When the Kosiski brothers - Joe, Steve, and Ed - show up to race, promoters smile, fans cheer, and fellow drivers cringe. Promoters know the three Super Late Model dirt track drivers from Omaha, Nebraska, will fill the stands. Fellow drivers get a little uneasy when the three pull in because, simply, they're tough to beat.
Between them, the Kosiskis account for 20 major NASCAR regional, national, and touring series championships. They own numerous track championships.
"They definitely set the performance bar in the Midwest when it comes to dirt Late Model racing," says driver Kyle Berck of Marquette, Nebraska. "They have put Nebraska on the map in the racing community as result of their individual career track records."
A while back, Joe, who at 45 is the oldest brother, did some research. The 26-year veteran of dirt track duels discovered he's raced in 34 states, winning races in about 28 of them. Steve, 42, has raced at 150 tracks in 30 states in his 23 seasons of competition.
The Kosiski brothers are a "feather in any racetrack's cap," says Craig Kelley, manager of Nebraska Raceway Park, a NASCAR-sanctioned dirt oval near Omaha. Kelley grew up with the brothers. "They're clean drivers, and they've got nice equipment and nicely dressed crews. They're the people you take a prospective sponsor to meet when you take them on a pit tour."
They're also tough as nails on the speedway. Read the results from places they've raced and you'll generally find one or more of the Kosiskis listed in the Top 10.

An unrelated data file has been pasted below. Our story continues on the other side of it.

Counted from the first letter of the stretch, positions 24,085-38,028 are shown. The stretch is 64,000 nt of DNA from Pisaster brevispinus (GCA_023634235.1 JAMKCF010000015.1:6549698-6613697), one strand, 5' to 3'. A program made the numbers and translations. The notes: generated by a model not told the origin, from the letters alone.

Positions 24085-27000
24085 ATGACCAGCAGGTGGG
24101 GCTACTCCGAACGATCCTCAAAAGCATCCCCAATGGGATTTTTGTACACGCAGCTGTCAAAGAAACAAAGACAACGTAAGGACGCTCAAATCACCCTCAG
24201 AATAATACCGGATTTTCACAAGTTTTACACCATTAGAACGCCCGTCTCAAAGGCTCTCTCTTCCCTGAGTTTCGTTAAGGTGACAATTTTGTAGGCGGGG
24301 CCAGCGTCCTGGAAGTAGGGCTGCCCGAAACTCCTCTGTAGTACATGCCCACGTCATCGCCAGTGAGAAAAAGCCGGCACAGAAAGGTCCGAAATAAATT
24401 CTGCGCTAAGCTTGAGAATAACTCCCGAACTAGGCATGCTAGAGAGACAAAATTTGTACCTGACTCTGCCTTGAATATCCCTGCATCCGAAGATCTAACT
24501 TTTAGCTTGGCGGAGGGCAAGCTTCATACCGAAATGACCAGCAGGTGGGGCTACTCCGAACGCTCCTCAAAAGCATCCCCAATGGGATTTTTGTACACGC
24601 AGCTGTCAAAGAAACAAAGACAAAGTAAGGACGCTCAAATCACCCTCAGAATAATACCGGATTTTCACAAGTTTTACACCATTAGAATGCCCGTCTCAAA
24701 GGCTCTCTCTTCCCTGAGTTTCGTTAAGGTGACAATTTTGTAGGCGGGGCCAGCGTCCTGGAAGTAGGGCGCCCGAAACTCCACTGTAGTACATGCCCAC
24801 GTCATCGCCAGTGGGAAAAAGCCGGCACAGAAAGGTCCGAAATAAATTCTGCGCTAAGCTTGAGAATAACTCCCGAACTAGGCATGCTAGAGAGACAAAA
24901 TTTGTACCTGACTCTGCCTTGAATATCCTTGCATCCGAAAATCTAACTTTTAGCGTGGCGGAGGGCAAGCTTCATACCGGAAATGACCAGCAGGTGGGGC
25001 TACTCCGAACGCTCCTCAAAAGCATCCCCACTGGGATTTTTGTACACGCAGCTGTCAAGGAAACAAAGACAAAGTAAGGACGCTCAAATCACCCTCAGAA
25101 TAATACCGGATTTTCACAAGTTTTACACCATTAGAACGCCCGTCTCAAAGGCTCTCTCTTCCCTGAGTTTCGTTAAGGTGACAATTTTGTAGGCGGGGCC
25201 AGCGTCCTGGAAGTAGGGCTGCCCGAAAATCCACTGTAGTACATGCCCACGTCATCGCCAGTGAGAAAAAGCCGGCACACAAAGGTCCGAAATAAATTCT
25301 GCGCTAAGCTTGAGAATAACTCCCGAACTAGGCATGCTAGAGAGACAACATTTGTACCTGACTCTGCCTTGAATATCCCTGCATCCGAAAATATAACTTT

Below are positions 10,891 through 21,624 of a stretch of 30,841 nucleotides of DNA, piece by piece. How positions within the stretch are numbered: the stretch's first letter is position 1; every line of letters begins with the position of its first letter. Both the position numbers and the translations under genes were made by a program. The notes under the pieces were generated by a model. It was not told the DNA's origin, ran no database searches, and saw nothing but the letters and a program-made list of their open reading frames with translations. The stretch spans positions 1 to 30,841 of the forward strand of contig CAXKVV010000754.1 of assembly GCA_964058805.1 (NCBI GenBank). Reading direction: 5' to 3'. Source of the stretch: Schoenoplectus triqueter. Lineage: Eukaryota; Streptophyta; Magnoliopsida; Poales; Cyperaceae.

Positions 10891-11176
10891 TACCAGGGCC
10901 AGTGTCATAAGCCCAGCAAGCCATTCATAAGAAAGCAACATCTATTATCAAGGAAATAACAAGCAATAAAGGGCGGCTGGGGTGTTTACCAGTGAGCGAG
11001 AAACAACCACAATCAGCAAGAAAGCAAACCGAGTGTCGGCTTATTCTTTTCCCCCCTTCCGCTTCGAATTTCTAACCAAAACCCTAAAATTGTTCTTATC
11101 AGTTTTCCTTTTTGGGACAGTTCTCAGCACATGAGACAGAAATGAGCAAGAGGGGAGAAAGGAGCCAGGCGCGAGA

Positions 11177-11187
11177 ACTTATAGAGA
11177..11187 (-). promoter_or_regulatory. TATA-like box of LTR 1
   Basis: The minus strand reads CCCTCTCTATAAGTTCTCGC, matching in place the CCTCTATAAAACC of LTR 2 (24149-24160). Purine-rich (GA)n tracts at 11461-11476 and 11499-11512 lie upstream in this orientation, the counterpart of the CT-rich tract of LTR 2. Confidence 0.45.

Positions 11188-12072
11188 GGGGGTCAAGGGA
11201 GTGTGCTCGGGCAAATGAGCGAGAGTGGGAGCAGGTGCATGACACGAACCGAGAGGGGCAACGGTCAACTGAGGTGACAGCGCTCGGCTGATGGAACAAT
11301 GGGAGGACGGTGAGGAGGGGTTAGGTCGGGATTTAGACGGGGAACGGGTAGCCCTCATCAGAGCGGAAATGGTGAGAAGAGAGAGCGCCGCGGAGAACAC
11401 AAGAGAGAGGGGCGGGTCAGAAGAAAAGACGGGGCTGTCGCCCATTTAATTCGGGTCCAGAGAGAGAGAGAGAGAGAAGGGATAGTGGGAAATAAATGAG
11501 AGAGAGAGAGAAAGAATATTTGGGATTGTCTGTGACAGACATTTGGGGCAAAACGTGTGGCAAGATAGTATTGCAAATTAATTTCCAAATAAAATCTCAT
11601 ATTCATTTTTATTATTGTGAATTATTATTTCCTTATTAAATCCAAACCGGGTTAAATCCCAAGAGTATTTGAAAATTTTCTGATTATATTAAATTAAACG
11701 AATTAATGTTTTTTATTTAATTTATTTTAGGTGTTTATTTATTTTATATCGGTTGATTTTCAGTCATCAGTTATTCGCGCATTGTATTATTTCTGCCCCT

One night last August, for example, Nebraska Raceway Park ran double features, and nearly 30 drivers competed in each race. Joe won the first one with Steve finishing third and Ed fourth. In the second race, Joe was third, Ed was fourth, and Steve seventh.
Brotherly Love?The brothers are just as competitive with each other as they are with other drivers. Joe says the reason is simple: each brother pays his bills out of what he makes from racing. And besides, adds Steve, by racing against each other, "we've made ourselves better."
Don't expect one brother to block other drivers so another brother can win a race. If he were to block, Joe says, "I'd be sitting back there thinking, 'Well, I got a $500 check here, and he got a $3,000 check. Who's the dummy here?'"
Still, each Kosiski admits it often hurts a bit to win at the expense of another brother. "In one way, it's harder to race against your brother than someone else because, when you're trying to be successful, you know that's hurting your brother," Joe says.
There have been times, for example, when one of the Kosiskis was racing for a track championship while another brother was competing in the same event for a NASCAR regional championship. "If you're leading the feature, you hate to be first and him be second when you know that maybe a feature win would help him get the regional championship," Joe says. But the bottom line, he quickly adds, is "You're there doing what you have to do. That's what you have to say to yourself."
As Ed, 37 puts it: "My brothers are my competitors. We pay our own bills. How well we do is how we pay for our racing. So we don't want to give somebody else something that we want."
Following FatherIt was, perhaps, inevitable that Joe, Steve, and Ed Kosiski strapped into stock cars instead of taking up some other leisure activity. Their father, Bob, raced on Midwest tracks from 1952 to 1979. He even competed in the 1960 Daytona 500.